Yoga has been a popular activity in the U.S. for decades. This strength training pursuit, which began in ancient India as a spiritual practice, provides a variety of health benefits including better sleep, greater energy, good muscle tone, improved circulation and lower blood pressure. As if all that wasn't reward enough for doing yoga, some instructors have found a way to make it even more wonderful. They are teaching a practice called doga--yoga with dogs.
According to New York City yoga instructor Suzi Teitelman, doga started in 2001 when she began incorporating her Cocker Spaniel into her yoga routines. Teitelman soon began teaching classes in a practice she termed "ruff yoga," and later doga.
In doga, yogis -- those individuals who participate in yoga--include their dogs in their practice. Essentially, yoga class members perform yoga poses that incorporate their dogs. While the dogs aren't doing the exact same poses as their human partners, they are either participating by performing a compatible dog-friendly pose, or are contributing by becoming an extension of the yogi's pose.
While this might sound a bit silly, doing yoga with your dog actually has many benefits. Not only do you get to spend quality time with your dog, it also teaches your dog to trust you. It can also help reduce anxiety in high-strung dogs, while also encouraging you to be "in the moment" with your pet. The serenity that is so much a part of yoga spreads to both you and your dog, encouraging a sense of calm and peacefulness.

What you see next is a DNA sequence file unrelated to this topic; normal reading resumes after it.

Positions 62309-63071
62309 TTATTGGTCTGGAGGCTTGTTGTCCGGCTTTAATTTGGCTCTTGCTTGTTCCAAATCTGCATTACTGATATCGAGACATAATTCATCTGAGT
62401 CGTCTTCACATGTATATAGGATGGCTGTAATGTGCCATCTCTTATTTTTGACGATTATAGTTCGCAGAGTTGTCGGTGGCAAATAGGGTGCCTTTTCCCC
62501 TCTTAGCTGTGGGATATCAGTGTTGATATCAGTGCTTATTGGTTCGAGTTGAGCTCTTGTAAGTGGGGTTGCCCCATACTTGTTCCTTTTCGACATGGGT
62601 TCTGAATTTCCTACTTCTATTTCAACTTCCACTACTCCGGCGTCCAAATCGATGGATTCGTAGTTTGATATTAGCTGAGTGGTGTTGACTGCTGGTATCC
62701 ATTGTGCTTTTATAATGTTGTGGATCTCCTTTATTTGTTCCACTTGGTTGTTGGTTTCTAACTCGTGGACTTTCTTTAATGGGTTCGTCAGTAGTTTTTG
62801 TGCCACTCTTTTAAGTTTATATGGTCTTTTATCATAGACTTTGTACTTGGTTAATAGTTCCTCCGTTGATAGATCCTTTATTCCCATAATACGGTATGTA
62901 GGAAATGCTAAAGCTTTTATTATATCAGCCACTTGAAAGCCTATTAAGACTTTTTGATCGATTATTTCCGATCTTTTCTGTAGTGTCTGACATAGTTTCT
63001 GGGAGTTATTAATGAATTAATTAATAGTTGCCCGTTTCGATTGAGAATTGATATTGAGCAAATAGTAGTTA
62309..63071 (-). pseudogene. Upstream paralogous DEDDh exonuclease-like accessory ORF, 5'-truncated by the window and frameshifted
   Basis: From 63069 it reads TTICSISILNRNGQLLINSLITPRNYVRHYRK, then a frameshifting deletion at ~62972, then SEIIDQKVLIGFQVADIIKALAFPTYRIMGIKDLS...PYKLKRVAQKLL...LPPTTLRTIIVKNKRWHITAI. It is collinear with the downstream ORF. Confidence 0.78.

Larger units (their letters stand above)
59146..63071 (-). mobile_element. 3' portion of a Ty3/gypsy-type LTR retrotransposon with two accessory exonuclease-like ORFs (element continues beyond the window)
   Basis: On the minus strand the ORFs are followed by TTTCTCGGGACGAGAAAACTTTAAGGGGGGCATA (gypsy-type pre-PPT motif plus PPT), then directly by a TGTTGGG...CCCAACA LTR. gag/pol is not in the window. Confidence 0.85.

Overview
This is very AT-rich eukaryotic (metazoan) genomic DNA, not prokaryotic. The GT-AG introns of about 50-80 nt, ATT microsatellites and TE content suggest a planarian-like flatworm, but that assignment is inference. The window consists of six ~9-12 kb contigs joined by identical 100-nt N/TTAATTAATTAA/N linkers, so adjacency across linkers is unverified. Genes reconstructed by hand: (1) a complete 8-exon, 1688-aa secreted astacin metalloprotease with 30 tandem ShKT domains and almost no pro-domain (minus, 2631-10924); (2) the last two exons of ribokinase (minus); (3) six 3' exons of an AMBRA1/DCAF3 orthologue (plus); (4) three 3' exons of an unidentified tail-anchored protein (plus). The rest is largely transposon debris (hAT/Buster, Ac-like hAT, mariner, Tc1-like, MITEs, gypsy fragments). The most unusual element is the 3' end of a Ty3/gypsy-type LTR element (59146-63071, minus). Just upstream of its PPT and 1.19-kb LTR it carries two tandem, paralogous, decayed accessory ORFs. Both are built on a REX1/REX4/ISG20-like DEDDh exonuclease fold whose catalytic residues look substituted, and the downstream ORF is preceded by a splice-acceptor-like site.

Here are a few dog-friendly poses offered by doga instructors. Some of these poses require help from another person to position your dog on your body: o Chaturanga: Your dog lies on his stomach while you kneel next to him and stroke his back.
You reach forward in this traditional yoga move, and lift up your dog at the end of the bend. This is assuming you have a small dog that is small enough to be easily lifted.
Heart and Hound
You sit cross-legged with your dog in front of you, with one hand on your heart, and the other hand on your dog's chest.
You create an arch with your body, with your shoulders flat on the ground, with your dog resting on your abdomen.
This traditional pose requires hands and feet flat on the ground with your body creating a V-shape. Your dog lies on tops of you, draped across your lower back and seat bones.
All the hands-on activity that takes place during doga class gives you the chance to become familiar with your dog's body. It will be easier to notice any changes, such as lumps, cuts or sore spots.
If you'd like to try doga with your canine companion, contact a local yoga center to find out if doga is offered. Or, if you want to do doga at home, check out a book called "Doga: Yoga for You and Your Dog," by Mahny Djahanguiri.